Frugl: An Amazing App For Cheap Nights Out
F rugl: A Great new app for anyone in london who wants a night out without it costing the earth.

We met the founder Suzanne Noble at a start-up accelerator hosted by Henry Chuks, author of Gorilla Theory(check out his site gorillatheory.com) What we found was a very positive piece of tech that has practical application and solves an issue that many of us have. Where to go on a budget and how to promote a budget night out?!

We also wanted to know more about Suzanne and her journey to developing this app and it's always better to let them tell their story in their own words.

Here are her words, in her own words:

We launched Frugl for iPhones in mid-March. It's an events discovery app that helps Londoners on a budget find affordable things to do. Frugl features live music and live comedy, nightclubs, workshops, guided walks and lectures. We even have some events aimed at parents with young children. All the events featured are £10 and under, with many of them free.
The app has been completed self-funded by myself and it has been a real labour of love. I've been a culture vulture since moving to London as a kid from New York. Discovering under-the-radar events is a passion of mine. The problem is that there's so much to do in London that finding things to do that don't cost the earth can take up the best part of an hour or two. I wanted to make that process easy, not to mention available to anyone while out and about. With access to geolocation technologies, social sharing and other technologies, it was possible to make a very easy to use app that we could offer free to users to download.
My CTO and I went on an accelerator programme called Accelerator Academy at the beginning of the year with a view to raising investment. It was like doing a mini MBA and we both learnt so much, not least of which about how to structure the business. We completed the programme at the start of April and, since then, we have spent every week meeting investors and networking. It's a great way to get the word out about Frugl and see what other start-ups are doing in London. We are getting quite a bit of interest so I'm confident it won't be long until we raise the money we are looking for to build a more sophisticated system and scale to other cities.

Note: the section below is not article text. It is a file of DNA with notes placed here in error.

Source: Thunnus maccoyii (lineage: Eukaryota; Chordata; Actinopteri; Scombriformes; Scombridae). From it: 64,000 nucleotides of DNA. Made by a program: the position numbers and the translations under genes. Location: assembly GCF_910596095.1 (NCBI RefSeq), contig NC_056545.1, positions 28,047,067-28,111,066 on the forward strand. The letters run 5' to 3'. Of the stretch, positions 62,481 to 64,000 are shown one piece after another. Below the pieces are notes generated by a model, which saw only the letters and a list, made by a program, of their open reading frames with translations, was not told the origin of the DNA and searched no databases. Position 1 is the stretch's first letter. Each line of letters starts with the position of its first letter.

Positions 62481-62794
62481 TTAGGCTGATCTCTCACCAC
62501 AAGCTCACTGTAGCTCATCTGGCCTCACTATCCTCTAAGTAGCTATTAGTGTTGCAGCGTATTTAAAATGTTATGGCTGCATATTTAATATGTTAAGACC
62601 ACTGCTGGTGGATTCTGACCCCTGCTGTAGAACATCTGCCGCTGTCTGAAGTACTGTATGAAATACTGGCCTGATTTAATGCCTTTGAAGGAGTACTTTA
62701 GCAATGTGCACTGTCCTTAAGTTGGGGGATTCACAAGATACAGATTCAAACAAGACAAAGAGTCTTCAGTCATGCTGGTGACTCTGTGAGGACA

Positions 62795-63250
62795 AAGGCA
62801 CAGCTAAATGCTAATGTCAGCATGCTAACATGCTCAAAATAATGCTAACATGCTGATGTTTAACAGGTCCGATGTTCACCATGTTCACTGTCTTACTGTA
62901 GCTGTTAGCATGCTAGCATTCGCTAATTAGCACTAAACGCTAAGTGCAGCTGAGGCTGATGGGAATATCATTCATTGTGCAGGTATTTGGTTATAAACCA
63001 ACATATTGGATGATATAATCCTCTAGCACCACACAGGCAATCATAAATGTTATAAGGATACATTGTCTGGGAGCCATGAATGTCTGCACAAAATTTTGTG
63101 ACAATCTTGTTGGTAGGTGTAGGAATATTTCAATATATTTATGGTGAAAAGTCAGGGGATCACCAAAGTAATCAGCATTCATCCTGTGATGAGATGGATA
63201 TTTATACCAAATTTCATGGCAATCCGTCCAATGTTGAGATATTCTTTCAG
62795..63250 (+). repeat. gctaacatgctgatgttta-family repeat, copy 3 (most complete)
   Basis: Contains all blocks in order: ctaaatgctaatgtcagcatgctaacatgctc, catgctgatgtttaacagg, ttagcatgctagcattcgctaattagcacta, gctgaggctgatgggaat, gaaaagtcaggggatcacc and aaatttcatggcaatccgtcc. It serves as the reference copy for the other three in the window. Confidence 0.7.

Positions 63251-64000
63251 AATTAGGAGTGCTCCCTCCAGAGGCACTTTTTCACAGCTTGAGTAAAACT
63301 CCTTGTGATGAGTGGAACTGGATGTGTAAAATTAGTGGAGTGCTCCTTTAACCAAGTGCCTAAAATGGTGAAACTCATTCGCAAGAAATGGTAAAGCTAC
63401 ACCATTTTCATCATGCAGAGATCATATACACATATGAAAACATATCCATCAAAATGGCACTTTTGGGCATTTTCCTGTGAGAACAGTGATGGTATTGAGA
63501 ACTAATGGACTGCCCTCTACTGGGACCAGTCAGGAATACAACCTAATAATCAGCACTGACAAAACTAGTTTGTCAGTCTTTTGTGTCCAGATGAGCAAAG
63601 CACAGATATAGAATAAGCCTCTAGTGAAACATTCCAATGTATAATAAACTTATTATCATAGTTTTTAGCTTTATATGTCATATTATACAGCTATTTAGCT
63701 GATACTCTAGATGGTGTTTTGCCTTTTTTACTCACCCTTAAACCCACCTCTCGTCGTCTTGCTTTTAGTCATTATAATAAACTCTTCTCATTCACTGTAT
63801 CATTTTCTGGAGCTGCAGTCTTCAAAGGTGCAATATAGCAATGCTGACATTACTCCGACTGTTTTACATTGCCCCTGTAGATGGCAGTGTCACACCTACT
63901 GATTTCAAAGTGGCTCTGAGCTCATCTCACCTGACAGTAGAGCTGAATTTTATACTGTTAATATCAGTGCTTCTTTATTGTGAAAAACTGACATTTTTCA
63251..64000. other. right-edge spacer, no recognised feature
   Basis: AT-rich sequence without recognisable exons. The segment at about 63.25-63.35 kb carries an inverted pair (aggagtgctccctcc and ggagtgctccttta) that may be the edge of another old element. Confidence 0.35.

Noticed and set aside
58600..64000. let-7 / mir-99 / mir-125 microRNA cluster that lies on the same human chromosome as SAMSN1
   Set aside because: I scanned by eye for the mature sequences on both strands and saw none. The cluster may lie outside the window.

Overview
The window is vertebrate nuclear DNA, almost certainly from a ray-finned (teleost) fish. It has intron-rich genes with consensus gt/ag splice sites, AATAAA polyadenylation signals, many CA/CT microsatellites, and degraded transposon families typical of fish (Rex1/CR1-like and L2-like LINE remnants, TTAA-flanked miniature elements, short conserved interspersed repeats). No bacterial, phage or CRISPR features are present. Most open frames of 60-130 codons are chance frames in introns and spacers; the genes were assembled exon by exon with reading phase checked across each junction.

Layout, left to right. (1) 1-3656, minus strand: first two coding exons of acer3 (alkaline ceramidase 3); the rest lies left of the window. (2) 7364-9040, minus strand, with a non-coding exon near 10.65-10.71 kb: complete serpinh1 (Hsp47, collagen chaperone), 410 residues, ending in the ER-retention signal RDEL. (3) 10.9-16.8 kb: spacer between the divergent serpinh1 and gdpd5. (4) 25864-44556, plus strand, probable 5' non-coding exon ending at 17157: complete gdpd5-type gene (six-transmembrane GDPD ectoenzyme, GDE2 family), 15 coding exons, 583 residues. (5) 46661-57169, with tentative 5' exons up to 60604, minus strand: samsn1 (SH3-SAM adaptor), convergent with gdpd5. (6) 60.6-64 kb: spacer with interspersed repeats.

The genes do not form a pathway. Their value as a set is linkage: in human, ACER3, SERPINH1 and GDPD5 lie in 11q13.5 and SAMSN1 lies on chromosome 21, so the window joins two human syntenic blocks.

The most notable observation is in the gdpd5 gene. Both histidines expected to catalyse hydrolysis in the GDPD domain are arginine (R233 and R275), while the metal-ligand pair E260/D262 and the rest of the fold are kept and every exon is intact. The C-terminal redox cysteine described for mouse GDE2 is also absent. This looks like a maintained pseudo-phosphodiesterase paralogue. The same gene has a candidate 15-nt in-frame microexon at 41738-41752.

With a background in PR, most of the marketing of the app is being done at very low cost. We were lucky to get a half page feature in Metro two weeks after launching which really drove downloads and has continued to have an impact.
We are now looking to work with event promoters and brands who want to showcase what they are doing on Frugl and offer value for our users. Anyone can submit an event or an offer on the app for free via frugl.com and we encourage them to do so!

What has your journey been like from inception of the idea, to execution of the plan?

I hate to quote a cliche but it has been a bit of a roller coaster. The idea started as a web based app, then migrated into more of a website before ultimately we decided to invest in creating a native app. Along the way we got burnt by one developer. Once I found a CTO the whole process went smoothly.

How long has your journey been?

Almost two years to where we are now.

What kind of things have you learnt, about you, about tech, about starting up?

To listen to those around you, build a good team and not to try and do too much all at once. Also, to make sure that whatever you build is scaleable. In terms of tech I've learned the difference between a native, hybrid and web based app and about databases. And I've learnt how to read a spreadsheet.

What else have you learnt on your journey?

The most important lesson I've learned is that finding good people who really understand and share your vision can take time. My CTO and I interviewed lots of agencies, developers and talked to loads of people in the industry before appointing a team to build Frugl. During that period we learned so much because there are quite a few different ways to build an app and most developers want to sell you on what they know how to do best rather than what is actually the best for the job.

What would you say has been the toughest part of starting out?

Juggling the all the different aspects of running a start-up because there's not a budget to hire more people. At the moment I do the marketing and PR, curate the content along with an intern, go to networking events most evenings and work with our CTO and CFO on our business plan and pitches.

Would you do it again?

I am a serial entrepreneur. Over the years I've produced a TV series, run a PR agency and now I'm starting again with a tech business. I can't say that I won't do it again but I'm really enjoying running and growing Frugl right now.

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